How to play the “Game”

The “game” may be played as follows: print copies of the second version (to start with); choose a part, preferably one you yourself would not play in a string quartet (so as to avoid as many preconceptions as possible); and without regard to the original version, but simply by evaluating, tasting and re-tasting the part, honestly pencil in where you think the bar-lines might go. Then, when you are feeling brave enough, go to version three (no bar-lines, no staves) and see if you would pencil in dividers (aka your putative bar-lines) more or less in the same place in your part. Eventually, do the same for a different part and compare parts. In how many places do your bar-lines coincide? Disagree? Conflict?  My guess is that if you are honest, and open-minded, to this process, you will find very often your sketched bar lines will not agree with Haydn’s original grid, which was purely a matter of convention, and not of real musical significance.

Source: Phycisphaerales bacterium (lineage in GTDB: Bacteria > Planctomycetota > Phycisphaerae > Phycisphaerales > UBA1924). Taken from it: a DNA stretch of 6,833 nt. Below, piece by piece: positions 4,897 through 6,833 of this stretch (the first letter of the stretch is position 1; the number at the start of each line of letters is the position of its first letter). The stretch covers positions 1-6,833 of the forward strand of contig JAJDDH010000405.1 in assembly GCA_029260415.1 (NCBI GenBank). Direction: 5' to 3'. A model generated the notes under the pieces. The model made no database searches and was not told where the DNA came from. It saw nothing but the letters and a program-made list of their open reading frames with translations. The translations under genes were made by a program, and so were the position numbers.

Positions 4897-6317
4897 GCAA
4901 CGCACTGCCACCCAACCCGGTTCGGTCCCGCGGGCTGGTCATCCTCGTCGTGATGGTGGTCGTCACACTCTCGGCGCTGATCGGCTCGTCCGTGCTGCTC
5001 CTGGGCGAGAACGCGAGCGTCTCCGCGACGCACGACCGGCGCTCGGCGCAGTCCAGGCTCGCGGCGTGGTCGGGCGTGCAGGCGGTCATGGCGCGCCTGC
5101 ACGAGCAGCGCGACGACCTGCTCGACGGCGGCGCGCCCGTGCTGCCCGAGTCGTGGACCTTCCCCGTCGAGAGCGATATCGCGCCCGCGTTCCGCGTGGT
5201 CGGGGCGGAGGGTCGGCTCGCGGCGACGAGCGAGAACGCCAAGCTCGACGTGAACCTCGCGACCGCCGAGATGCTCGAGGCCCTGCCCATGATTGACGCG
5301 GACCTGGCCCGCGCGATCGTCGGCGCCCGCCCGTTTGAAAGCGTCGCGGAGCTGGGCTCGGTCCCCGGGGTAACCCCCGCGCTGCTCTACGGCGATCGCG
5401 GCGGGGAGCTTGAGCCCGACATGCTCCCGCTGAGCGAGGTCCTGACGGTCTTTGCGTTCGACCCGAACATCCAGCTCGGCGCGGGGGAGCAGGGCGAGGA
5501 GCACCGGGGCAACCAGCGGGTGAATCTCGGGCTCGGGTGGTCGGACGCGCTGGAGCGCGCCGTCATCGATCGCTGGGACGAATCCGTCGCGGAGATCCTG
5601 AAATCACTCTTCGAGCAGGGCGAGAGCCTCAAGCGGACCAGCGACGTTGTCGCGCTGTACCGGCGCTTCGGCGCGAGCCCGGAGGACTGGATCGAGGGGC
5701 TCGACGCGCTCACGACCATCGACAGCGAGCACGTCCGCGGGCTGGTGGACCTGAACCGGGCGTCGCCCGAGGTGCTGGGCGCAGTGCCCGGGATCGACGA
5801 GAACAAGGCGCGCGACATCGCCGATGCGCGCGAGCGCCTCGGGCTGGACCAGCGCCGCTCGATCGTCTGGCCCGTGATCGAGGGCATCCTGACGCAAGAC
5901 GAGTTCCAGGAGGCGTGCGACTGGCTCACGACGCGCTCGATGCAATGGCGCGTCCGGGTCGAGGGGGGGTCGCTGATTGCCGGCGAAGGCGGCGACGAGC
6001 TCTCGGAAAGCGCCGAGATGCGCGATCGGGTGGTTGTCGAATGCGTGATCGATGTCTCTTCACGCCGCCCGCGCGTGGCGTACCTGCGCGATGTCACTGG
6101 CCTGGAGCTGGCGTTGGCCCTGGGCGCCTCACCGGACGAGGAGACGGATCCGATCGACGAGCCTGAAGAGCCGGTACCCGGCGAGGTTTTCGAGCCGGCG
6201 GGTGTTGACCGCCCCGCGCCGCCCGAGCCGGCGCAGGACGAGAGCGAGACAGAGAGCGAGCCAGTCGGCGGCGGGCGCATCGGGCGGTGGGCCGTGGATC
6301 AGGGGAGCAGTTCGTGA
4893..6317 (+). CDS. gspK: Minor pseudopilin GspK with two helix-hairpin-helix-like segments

There are three major areas requiring careful consideration both before and during the playing of the game.

How to think about using your “revised” bar-lines

Do not think you must have a uniform meter throughout your chosen part i.e. there is no reason why an individual part can not change meters in the course of the 24 quarter-notes of the 8 measures. Of course you may have displaced 3/4 measures (i.e. the “downbeat” has been shifted to the left or right); but you may also suddenly find yourself in 4/4, or some other nominally “verboten” minuet meter. Just remain open to any and all possibilities; and of course this “rule” applies to each and every part, individually. Forget collective meters. For our game, they are there only because that was the notational convention of the time. True, there will be times when parts X and Y have identical meters, perhaps in contradistinction to parts W and Z, just as in a conversation amongst 4 people — sometimes 2 people speak against the other 2; or etc etc. But there will also be times when everything seems to be falling apart, with no controlling meter for all parts. Of course, do NOT get trapped in your new bar-lines. They are as rigid and bad as the old ones. All this is just means towards an end, the end being to better grasp the syntax; the stresses; the “thumps” (as Basil Bunting called them in poetry) of each individual part.

How to partition 8 measures; and Goldbach